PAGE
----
Managing European Corn Borer on Non-GMO Corn

Many producers are growing non-GMO corn for niche markets, including distillery and food-grade uses.  Non-GMO corn is very susceptible to damage by European corn borer (ECB) and needs to be scouted periodically during ECB first and second generations. Generally, corn planted early is more susceptible to attack by first generation ECB, while later plantings are more susceptible to later generations in mid- to late summer. ECB feeding may cause physiological yield losses with smaller ears produced or harvest losses due to stalk breakage or ear drop.

Scouting

From early to mid-June, corn should be scouted for ECB on a weekly basis, with more attention given to early-planted fields. To scout a field, randomly select and examine 20 consecutive plants in each location in the field. Look carefully into whorls and count the number of plants showing fresh “shot hole” (window pane) damage on the leaves. Small areas of fresh surface feeding may be seen before “shot holes” appear. Pull out the whorls of two damaged plants from each location and carefully unroll them, looking for small, whitish borers with distinct heads (black). If damage is found, and larvae are not found when unrolling these leaves, the larvae may have already tunneled into the stalk. Once in the stalk ECB cannot be controlled with insecticides.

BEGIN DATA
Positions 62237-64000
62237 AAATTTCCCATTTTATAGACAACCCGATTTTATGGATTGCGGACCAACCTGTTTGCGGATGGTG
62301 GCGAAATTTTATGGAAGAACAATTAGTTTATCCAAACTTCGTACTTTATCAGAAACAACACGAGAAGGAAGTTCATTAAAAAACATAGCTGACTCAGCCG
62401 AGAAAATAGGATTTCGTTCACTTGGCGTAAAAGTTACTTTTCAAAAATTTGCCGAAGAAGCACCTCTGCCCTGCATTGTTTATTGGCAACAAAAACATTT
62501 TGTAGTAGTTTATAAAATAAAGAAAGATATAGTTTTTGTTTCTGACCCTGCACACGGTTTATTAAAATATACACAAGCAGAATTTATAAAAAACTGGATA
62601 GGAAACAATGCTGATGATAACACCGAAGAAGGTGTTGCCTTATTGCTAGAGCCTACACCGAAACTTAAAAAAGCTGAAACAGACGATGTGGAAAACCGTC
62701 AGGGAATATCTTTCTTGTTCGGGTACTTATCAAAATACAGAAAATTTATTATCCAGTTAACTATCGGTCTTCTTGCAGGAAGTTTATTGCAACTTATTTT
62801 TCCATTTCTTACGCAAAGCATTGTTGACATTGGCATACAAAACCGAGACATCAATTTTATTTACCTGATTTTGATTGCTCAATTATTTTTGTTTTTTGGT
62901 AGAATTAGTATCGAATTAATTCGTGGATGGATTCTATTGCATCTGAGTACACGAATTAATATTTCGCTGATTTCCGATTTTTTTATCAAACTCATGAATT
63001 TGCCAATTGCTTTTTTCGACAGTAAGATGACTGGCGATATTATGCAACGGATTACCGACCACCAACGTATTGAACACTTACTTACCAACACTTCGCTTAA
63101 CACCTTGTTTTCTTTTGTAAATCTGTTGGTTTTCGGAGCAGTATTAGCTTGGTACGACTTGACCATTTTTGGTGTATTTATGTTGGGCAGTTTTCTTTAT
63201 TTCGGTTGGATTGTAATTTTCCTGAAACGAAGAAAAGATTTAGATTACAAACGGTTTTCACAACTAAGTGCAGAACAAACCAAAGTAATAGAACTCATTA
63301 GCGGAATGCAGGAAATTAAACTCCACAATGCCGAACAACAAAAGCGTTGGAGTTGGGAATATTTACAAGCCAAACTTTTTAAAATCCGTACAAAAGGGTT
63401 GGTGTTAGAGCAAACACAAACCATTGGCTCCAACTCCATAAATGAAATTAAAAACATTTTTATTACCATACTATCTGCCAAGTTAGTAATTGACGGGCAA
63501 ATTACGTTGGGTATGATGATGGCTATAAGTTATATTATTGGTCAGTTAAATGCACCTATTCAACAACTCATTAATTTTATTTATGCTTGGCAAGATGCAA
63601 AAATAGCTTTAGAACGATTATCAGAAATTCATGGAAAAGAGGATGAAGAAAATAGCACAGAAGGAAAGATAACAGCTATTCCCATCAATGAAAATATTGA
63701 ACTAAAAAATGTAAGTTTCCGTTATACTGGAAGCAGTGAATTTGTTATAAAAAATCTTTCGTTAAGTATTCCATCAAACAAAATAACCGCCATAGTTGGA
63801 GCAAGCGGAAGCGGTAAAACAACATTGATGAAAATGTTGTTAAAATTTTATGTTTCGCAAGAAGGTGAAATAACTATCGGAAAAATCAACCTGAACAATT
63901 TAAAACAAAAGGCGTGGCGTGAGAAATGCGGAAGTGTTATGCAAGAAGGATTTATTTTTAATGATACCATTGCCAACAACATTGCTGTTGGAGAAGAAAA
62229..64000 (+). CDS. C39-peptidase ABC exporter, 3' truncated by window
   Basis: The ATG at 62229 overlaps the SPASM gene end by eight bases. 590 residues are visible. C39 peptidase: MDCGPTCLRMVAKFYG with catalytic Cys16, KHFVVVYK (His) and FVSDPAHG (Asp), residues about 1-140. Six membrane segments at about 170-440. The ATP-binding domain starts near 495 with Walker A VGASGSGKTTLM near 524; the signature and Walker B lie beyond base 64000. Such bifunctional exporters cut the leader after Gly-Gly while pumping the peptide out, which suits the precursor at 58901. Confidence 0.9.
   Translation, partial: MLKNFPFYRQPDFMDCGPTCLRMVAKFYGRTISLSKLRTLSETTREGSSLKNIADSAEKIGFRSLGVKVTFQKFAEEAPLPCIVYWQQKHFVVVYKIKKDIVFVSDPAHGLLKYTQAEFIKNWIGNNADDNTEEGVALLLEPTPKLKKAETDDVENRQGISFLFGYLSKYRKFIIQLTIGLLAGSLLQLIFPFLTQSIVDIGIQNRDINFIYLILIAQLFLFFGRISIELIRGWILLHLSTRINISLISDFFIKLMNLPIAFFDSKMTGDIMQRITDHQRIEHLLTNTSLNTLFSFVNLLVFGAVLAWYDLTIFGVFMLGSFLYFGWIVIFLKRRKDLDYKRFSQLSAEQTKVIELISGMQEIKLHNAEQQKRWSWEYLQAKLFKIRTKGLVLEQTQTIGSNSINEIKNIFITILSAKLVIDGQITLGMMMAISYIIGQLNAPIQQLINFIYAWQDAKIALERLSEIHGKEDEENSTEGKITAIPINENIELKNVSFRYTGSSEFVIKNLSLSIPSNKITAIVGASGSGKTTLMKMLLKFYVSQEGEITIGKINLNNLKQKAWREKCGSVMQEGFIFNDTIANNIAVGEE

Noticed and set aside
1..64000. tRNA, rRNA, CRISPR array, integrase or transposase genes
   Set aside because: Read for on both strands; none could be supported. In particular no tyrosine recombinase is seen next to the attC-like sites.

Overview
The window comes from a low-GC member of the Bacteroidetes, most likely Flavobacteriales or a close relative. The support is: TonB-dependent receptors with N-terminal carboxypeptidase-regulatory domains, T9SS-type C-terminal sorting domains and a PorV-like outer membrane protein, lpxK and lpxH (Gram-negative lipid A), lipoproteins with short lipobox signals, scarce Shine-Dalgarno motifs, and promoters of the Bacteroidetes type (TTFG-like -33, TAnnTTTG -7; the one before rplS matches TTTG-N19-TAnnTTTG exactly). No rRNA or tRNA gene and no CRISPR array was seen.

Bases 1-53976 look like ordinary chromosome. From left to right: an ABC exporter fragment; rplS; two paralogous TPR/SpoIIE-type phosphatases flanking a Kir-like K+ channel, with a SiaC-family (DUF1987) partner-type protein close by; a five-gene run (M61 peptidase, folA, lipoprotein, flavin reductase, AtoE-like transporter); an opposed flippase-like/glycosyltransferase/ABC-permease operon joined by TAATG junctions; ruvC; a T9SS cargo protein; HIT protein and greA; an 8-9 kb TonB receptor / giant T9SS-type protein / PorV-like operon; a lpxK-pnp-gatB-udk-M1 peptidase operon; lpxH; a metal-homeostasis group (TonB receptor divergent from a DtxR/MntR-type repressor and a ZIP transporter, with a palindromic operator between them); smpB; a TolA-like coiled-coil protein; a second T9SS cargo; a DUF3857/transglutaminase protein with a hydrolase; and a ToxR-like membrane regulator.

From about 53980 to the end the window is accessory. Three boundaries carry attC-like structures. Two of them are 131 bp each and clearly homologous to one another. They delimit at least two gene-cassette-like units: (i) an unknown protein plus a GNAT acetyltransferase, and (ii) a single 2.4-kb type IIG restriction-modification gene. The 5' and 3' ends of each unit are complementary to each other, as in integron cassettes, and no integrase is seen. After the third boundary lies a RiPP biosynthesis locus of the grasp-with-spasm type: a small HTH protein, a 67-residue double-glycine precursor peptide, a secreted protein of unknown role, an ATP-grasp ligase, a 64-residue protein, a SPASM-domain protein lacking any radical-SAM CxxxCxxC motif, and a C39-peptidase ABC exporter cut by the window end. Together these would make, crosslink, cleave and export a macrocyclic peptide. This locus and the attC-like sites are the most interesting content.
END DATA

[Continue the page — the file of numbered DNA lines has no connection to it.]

Figure 1. ECB can be recognized by its dark head capsule and light spots on a cream-colored body (Photo: Ric Bessin, UK).

Figure 2. Fist-generation ECB damage often produces “window pane” damage emerging from the whorl where the holes do not completely extend through the leaf (Photo: Ric Bessin, UK).

Management

Control should be considered if 50% of the plants show “shot hole” or “window pane” feeding damage, and larvae are still present in the whorl. Treatment may be justified for popcorn and seed corn fields if 25% or more of the plants are infested. Once larvae have bored into the stalks, treatment will not be effective. Sprays should be directed over the whorl. For the second generation, treatment is suggested if egg masses average one per plant and egg hatch has begun or if 50% of the plants inspected have live larvae feeding on the leaves or tassels, in the leaf axils, or behind sheaths. If scouting indicates that half of the larvae have already entered the stalk, insecticide treatment is not recommended.

 

Ric Bessin, Extension Entomologist

 

 

Posted in Grains